🔖 Rally to Sell Shares of Rare Declaration of Independence | Art & Object –
> Rally … will offer 80,000 shares of a rare copy of the Declaration of Independence to the general public this month. … The copy is a Walsh 15 Broadside—printed in July 1776 in Exeter, New Hampshire … one of only 20 Walsh copies created and currently in private ownership.
Once again, I ask: How have the New Enclosures been worked? (https://matienzo.org/2021/124/rally/)
🔖 Digital Library Software Developer, Access and Discovery Team (3 positions) | Stanford Libraries –
We’re hiring for three software developer positions, at junior, mid-, and senior levels, to join our team at Stanford Libraries. Remote-friendly; great colleagues, and rewarding projects. Apply by May 28 for earliest consideration! (https://matienzo.org/2021/123/dlss-jobs/)
Really enjoying leaning into writing with Ulysses - it’s kind of a dream come true from the standpoint of working with Hugo. It’s nice on desktop/iPad, but wish the Working Copy integration on iOS were slightly smoother. (https://matienzo.org/2021/120/uwc/)
Because my Sourcery post was so controversial^W popular I had to adjust the Webmention configuration to show more replies. Nice problem to have, I guess? (https://matienzo.org/2021/120/wmbump/)
 "What would it take for historians to be able to share archival material?" https://blog.suppliedtitle.org/2012/08/29/what-would-it-take-for-historians-to-be-able-to-share-archival-material.html
 The difference between being a non-profit and not making a profit (while being supplied with venture capital) does seem important here. The fact is that there is already a contract researcher model for archives. The gig economy is less about creating new kinds of work than it is about setting the conditions under which people work.
I'll admit it: I'm no futurist. When I wrote a blog post almost a decade ago about potential ways for historians to share copies of archival materials with each other, I hadn't thought about third-party image hosting supplied via the gig economy labor model, as @anarchivist writes about here:
More than half our development and dev support teams plan to be 100% remote even after COVID restrictions have been lifted. The remaining will be remote 3-4 days a week.
MPOW has always been remote-friendly, but I think we've turned a corner on this. As a long time 100% remote worker, it's nice to see!
this blog post by @anarchivist is real good: https://matienzo.org/2021/on-sourcery-or-the-enclosure-of-remote-access/
at the highest level possible it's about archives and labor. it's real good.
On Sourcery, or the enclosure(?) of remote access: https://matienzo.org/2021/on-sourcery-or-the-enclosure-of-remote-access/
just did some quick and dirty math on ARL institutions from 1999-2019 and the average loss of jobs across that time period is 13% but the institutions vary wildly. Some institutions actually had small increases (5%) but others had serious decreases of like 40%. Love when my own data analysis validates my concerns that librarianship is at the precipice.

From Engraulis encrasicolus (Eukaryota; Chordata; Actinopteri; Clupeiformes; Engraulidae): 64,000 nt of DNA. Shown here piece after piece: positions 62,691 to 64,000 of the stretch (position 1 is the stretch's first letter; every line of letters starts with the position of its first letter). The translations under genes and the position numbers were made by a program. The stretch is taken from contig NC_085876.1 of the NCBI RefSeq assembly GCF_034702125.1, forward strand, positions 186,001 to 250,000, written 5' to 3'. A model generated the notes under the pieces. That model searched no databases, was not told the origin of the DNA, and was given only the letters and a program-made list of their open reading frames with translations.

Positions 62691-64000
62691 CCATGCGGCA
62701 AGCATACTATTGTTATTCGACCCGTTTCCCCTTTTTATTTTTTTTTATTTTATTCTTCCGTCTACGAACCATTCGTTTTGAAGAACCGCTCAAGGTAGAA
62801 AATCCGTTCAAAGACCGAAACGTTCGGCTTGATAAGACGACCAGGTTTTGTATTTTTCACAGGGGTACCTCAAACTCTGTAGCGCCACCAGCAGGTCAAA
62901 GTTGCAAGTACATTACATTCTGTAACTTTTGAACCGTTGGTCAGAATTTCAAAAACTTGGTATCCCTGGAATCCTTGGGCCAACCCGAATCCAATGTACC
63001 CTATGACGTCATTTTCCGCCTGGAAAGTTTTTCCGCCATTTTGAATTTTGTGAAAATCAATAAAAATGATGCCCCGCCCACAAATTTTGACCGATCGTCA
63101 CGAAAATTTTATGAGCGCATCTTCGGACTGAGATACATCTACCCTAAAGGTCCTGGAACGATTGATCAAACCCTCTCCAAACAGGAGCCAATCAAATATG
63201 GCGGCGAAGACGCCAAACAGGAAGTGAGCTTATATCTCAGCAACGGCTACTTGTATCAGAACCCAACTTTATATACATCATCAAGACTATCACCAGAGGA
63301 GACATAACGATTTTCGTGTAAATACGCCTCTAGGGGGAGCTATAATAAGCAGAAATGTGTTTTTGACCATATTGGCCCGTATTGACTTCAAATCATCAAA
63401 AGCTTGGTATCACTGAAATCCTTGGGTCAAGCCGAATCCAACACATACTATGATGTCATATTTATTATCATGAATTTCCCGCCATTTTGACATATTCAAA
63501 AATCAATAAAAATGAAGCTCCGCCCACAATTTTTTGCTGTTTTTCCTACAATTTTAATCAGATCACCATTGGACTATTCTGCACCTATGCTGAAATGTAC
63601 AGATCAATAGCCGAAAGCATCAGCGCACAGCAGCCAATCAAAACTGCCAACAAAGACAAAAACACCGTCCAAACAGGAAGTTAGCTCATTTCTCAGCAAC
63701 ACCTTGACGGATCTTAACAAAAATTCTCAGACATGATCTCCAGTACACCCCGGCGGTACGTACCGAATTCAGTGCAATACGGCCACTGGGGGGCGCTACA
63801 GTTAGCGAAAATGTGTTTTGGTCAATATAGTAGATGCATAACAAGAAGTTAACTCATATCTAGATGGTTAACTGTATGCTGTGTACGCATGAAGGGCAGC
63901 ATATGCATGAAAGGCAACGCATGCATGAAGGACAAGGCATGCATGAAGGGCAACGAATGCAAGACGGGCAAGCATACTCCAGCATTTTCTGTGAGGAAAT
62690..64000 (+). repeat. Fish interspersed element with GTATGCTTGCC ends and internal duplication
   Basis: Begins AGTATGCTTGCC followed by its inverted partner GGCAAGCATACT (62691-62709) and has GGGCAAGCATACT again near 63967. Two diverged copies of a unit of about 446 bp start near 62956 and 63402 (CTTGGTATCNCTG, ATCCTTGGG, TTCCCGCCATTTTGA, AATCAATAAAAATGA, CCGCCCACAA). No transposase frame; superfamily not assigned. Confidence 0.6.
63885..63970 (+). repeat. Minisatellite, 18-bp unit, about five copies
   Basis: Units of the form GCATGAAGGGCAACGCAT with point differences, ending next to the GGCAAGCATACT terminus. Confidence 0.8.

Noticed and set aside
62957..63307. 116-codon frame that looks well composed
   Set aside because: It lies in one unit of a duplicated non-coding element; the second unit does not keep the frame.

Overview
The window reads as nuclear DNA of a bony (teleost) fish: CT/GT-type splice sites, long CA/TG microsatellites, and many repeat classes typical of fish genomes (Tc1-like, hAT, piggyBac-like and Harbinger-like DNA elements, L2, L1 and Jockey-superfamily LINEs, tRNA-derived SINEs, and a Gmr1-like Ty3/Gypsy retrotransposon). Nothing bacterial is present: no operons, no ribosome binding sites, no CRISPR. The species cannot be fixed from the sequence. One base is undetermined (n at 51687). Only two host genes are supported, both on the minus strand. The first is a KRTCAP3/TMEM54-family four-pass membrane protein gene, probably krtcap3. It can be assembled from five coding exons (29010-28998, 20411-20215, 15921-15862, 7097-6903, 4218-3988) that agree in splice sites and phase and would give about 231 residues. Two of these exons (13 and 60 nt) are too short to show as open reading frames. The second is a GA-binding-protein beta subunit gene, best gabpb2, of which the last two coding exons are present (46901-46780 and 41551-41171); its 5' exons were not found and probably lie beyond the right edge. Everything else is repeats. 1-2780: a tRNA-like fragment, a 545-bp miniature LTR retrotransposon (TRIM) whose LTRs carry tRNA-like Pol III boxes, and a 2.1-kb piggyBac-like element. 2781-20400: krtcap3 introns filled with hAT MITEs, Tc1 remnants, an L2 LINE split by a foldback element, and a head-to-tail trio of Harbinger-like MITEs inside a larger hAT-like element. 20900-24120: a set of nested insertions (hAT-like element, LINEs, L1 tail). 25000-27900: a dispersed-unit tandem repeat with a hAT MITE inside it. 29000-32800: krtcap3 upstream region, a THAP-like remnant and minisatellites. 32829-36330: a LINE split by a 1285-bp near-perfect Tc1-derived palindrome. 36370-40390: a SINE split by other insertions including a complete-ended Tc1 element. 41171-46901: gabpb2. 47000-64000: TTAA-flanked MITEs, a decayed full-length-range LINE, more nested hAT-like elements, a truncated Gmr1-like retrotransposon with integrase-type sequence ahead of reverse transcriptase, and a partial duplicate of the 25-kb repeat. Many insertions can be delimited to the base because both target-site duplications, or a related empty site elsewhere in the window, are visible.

Yesterday, I gave the keynote at the #agm2021. The session was recorded but not yet freely available. I’m hoping to rework the text for publication, but on request, I’m willing to share the text of my talk, so contact me accordingly.
The title was ‘Archives at Point Zero: Towards an Actually-Existing Archival Commons.’
Here’s aa mindmap of related topics from when I was first asked to give a talk for the canceled 2020 Western Archivists Meeting.
I used lots of images… https://matienzo.org/2021/119/apz/
You can enjoy my amazing colleagues and myself presenting the new Rhizome ArtBase next Monday: https://rhizome.org/events/from-black-boxes-to-open-systems-rhizome-artbase-relaunch/ -- if I survive the weekend of fixing the remaining issues 😉
This is a first step putting it all together: multiple versions per artwork, web archives, emulation, linked open data, SPARQL federation, post custodial infrastructure, etc. The legendary Annet Dekker of Networks of Care fame will be a respondent.
🔖 Interview with Jon Corbett - esoteric.codes –
Great longform discussion with Jon Corbett, an Indigenous computational media artist, and creator of Cree# and the Indigenous Computing Framework.
> I started to see how the living and dynamic characteristics of culture can be represented as digital structures on which to build my programmatic language; and is also one of the reasons I needed to define an “Indigenous Computing Framework”. I needed to be able… https://matienzo.org/2021/091/corbett/
🔖 R.A. Hawley, "Middle Management" –
> The appeal of the centrist escape hatch for designers isn’t hard to grasp. You fall in love with something — skyscrapers, letterforms, robots, websites, cars — and dedicate yourself to its craft, only to run headlong into the cruel depravity of its mode of production. Caught between the thing you love and are paid to do and the political implications of doing it, a trap door appears beneath you: What if capitalism could be… https://matienzo.org/2021/086/hawley/
Recalcitrant archivist, information scientist, and ambient musician.
chaos.social – a Fediverse instance for & by the Chaos community